Free Grace 5

Nothing in man doth precede or prevent the grace of God. The light and beams of grace do dispel the clouds of our sins. Not for our sakes, but for his Name’s sake he covereth our sins. It is God’s prerogative to free us from sin by grace, and to remove them far from us. “As far as the east is from the west, so far hath he removed our transgressions from us.” {Ps.103:12} He only can remove sin against whom it is committed. He only can cast sin into the depths of the sea, who hath an ocean of grace in himself, in which he swalloweth them up. Micah is spiritually transported beyond himself in admiring this incommunicable prerogative of the God of Grace. “Who is a God like unto thee, that pardoneth iniquity, and passeth by the transgression of the remnant of his heritage &c.;” {Micah 7:18;} and who can think that he will part with this privilege, which is his delight? For so it followeth in the same verse, “he retaineth not his anger forever, because he delighteth in mercy.” John Simpson {Perfection of Justification, 1648} Obtained from

The first sentence in the paragraph above is an enormously important concept in grappling with and understanding grace. Man cannot earn the slightest merit in order to move God to obtain grace, but there is also nothing in man so powerful that God cannot save the person He sets His love upon. The glorious nature of grace sets the focus on God and not man’s abilities in any way. There is no obligation put upon God in any way outside of Himself to show grace. There is no necessity in man in any way for God to move God to save man. There is no merit in man at all, so there is no merit that would put an obligation on God to save man. What motive would God have to save man that can be found in man? This is to say that there is nothing in man or that man can do that would put the least obligation on God to save man. Grace is free of causation as found in man.
Salvation is free grace to man as there is nothing that man can be, do, or earn in any way the least part of his salvation or to move God to give any aspect of salvation. This grace that God saves with is freely given and nothing can be more freely given. But, in man’s way of thinking there are huge obstacles to the salvation of man. The biblical truth about man is that man is so weak and has no power at all in spiritual things. In fact, man is dead in spiritual things. In Isaiah 40:22 we are told that man is less than the grasshoppers. God did not save the angels when they sinned and they are greater than man. God does not save the grasshoppers either. There is nothing in man that can move God to save him, yet salvation comes to man and most gloriously to the glory of God.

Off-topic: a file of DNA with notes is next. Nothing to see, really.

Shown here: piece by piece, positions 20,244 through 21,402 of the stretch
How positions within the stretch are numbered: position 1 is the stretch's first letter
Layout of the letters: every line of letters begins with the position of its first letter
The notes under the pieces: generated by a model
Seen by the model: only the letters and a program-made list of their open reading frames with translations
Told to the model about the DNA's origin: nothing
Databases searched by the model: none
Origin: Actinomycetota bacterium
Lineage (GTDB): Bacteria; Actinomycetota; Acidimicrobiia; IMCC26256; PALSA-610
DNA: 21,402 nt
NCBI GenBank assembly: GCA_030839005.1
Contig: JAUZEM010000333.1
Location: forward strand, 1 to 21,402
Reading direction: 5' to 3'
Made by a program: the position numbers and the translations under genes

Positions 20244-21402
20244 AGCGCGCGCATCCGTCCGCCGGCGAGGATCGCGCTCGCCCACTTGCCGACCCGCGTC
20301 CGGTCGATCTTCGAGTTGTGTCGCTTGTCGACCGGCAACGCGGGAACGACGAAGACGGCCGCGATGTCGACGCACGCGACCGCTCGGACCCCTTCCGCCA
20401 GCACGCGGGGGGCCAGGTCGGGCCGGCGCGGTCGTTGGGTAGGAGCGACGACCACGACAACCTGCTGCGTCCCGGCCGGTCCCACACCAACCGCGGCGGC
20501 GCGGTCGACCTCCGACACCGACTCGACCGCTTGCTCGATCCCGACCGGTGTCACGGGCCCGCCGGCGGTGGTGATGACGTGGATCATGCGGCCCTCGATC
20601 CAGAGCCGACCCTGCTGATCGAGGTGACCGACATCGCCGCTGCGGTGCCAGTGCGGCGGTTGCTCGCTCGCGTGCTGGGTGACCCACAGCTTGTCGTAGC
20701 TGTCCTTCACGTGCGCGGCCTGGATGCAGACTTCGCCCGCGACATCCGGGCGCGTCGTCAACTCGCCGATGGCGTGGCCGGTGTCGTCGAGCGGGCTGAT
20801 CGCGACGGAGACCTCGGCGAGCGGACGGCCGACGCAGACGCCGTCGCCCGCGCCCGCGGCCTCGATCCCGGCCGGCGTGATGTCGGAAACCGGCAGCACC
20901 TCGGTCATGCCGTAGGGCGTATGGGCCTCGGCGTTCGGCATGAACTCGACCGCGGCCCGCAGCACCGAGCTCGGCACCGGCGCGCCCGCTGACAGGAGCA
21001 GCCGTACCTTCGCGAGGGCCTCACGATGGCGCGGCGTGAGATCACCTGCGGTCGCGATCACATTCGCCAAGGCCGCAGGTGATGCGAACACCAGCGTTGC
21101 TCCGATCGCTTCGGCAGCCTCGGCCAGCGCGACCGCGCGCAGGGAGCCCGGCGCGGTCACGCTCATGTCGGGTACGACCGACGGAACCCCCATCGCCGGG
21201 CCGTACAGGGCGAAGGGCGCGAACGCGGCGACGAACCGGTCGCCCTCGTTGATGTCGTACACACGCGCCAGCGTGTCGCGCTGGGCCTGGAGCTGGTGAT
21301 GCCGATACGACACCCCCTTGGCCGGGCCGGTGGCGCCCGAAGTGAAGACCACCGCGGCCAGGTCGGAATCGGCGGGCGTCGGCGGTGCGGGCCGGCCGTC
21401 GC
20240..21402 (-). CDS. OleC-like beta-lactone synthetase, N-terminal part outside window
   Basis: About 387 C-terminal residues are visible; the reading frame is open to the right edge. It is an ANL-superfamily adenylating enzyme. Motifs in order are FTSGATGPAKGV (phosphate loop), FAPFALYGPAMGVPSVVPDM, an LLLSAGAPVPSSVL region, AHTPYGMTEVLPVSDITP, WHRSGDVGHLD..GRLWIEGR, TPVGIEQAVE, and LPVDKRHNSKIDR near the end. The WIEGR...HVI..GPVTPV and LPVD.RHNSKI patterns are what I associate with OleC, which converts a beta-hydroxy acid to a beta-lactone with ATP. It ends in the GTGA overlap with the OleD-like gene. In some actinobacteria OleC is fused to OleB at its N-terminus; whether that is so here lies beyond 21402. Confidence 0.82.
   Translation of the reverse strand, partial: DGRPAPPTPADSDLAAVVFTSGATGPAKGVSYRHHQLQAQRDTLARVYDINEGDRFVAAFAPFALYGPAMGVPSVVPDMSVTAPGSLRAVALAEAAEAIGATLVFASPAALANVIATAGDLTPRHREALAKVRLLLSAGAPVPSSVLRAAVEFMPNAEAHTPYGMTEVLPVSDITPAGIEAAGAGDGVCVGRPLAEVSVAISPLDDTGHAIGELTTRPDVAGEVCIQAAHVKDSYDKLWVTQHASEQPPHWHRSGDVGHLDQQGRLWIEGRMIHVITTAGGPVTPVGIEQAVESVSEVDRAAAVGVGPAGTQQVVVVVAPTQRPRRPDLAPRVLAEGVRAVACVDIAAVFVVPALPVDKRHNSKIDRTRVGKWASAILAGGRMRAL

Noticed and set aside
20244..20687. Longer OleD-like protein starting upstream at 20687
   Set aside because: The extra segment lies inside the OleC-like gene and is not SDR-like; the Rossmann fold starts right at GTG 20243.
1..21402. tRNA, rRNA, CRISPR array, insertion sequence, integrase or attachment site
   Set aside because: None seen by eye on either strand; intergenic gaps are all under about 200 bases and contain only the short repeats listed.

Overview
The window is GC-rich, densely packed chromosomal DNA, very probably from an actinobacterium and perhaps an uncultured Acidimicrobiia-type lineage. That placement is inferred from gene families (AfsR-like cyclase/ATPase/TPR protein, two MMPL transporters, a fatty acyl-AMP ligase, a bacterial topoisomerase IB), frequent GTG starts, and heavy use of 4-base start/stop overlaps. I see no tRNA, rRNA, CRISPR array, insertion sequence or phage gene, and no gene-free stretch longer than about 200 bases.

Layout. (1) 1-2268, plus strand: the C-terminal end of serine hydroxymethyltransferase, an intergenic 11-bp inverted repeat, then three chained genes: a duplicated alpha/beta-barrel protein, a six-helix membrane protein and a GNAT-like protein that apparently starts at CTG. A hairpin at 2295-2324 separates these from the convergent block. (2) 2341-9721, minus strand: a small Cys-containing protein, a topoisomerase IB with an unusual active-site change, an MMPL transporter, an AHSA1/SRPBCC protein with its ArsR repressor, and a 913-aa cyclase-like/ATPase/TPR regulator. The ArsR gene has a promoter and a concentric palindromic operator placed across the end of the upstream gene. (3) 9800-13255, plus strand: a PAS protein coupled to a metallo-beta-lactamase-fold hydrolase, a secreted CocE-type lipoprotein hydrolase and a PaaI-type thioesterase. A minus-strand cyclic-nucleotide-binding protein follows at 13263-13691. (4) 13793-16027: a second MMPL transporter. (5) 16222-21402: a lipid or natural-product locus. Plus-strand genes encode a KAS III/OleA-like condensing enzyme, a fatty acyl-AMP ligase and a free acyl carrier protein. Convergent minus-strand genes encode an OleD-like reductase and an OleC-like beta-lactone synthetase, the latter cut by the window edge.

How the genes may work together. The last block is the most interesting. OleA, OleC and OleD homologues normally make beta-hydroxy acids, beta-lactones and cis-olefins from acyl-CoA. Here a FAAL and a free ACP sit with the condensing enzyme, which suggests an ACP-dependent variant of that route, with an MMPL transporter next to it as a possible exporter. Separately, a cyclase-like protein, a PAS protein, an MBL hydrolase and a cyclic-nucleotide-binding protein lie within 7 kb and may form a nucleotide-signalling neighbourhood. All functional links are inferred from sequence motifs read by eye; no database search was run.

Isaiah 40:14 With whom did He consult and who gave Him understanding? And who taught Him in the path of justice and taught Him knowledge And informed Him of the way of understanding? 15 Behold, the nations are like a drop from a bucket, And are regarded as a speck of dust on the scales; Behold, He lifts up the islands like fine dust. 16 Even Lebanon is not enough to burn, Nor its beasts enough for a burnt offering. 17 All the nations are as nothing before Him, They are regarded by Him as less than nothing and meaningless.

The Scriptures teach that God did not consult with anyone and no one has given Him understanding or taught Him anything. No one can even inform God of anything. Though an aside, this should be instructive about prayer. The nations, taken collectively, are said to be like a drop from a bucket. The nations, again collectively considered, are regarded as a speck of dust on a pair of scales. The nations taken together are as nothing in His presence and in His regard or estimation are as less than nothing and meaningless. When all the nations as a whole are regarded as less than nothing or meaningless, then what is a single individual? What could move God to save nations when they are less than nothing or meaningless? But even more, what can move God to save an individual out of those nations?

Clearly, and without any question, there is nothing in man that can possibly precede the grace of God and so the grace of God is given without any cause found in man. When men look to themselves as trying to find a reason in themselves for God to save them, how this must be a wicked and horrible thing in the sight and nostrils of God. Arminianism must be looked at in this light as well. The Arminian looks to his or her free-will to come up with faith, belief, or a choice in order that God would respond to him or her. This is an affront to God and His free-grace. That is simply human beings trying to find something in themselves to move God to save them. It is a denial of the depravity of man and the free-grace of God.

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